Communitas arising from liminality should assist the local churches in keeping unity as their focus moves from a consumer-driven model of a Christendom church to a mis-sional-driven model of a disciple-making church. This certainly seems to be the experience of the disciples in Acts 4:31-33. Their liminality (being arrested and censured by the religious leaders) led to a strong sense of communitas (the multitude of them who believed were of one heart and one soul). It would be interesting to assess how many churches, coming out of a position of privilege and social acceptance in Canada over the last 60 years, have a membership that is of one heart and soul?

The unity that will arise from liminality, as Evangelical churches choose to let go of the Christendom model and view themselves as sent on mission by the Lord Jesus Christ, will in turn (John 13:34-35) be a powerful witness to the Canadian society at large

Power. A by-product of communitas is power. An example of the power that ensues from the communitas that emerges from liminality is the recent experience of 33 Chilean miners trapped underground:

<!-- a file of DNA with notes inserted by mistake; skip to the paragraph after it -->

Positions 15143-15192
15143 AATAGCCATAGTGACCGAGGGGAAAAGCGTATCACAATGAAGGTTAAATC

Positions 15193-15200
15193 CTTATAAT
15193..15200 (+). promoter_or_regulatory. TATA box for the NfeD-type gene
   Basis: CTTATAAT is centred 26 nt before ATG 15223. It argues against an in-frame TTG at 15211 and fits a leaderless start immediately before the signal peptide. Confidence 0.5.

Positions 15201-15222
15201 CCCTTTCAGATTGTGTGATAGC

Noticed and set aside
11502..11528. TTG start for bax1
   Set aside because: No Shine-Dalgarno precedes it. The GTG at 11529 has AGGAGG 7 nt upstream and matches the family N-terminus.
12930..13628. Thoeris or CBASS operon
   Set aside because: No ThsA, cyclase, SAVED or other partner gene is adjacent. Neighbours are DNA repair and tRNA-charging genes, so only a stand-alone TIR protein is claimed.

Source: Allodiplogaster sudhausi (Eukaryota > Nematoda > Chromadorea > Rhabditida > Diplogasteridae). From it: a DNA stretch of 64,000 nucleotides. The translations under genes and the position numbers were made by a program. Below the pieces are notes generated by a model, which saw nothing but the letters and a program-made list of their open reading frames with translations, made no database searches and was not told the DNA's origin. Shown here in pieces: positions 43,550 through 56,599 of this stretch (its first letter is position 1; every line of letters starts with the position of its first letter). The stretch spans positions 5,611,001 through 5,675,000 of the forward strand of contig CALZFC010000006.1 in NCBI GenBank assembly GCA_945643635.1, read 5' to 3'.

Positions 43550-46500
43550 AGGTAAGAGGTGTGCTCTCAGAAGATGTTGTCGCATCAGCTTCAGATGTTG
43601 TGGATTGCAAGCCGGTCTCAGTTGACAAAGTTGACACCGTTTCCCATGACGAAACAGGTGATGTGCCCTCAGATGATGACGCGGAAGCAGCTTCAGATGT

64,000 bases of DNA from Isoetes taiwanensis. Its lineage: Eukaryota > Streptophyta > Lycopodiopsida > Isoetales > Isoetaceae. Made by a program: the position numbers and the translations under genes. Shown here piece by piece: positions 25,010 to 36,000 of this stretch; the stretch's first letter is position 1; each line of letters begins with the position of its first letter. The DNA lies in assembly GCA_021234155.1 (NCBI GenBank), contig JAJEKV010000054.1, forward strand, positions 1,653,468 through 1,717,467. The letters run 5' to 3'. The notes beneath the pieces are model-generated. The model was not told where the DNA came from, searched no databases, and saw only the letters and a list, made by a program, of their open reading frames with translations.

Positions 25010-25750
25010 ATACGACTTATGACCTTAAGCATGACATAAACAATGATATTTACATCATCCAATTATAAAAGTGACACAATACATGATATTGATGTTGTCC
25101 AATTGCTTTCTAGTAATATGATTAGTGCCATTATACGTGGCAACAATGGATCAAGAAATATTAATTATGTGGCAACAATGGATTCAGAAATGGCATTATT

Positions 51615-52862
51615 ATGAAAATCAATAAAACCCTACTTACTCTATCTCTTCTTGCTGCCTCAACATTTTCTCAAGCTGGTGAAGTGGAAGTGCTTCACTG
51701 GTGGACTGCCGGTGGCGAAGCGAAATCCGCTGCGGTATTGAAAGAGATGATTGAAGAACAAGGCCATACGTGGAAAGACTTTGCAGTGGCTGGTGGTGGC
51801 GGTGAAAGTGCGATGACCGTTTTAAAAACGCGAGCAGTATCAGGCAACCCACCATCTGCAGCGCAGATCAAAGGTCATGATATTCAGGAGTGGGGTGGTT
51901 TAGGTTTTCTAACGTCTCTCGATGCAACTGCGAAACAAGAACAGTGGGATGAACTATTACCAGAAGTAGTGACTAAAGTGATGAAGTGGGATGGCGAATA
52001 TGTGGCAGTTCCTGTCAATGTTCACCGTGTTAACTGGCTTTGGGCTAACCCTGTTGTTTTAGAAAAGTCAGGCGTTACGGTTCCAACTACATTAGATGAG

But Claudio Ibanez, co-leader of a psychological team at the mine and the first to make contact with the trapped miners, says their mental health, overall, is strong. He says the presumption that men and women will usually break down emotionally if subjected to severe hardship is flawed. "Most people have deep resilience and the ability to persevere in extreme situation," he notes. Those miners reached for the best in themselves. Maybe if it were one man trapped down there, he would have died. But as a team, they survived. (Petrou, 2010, pp. 42-44)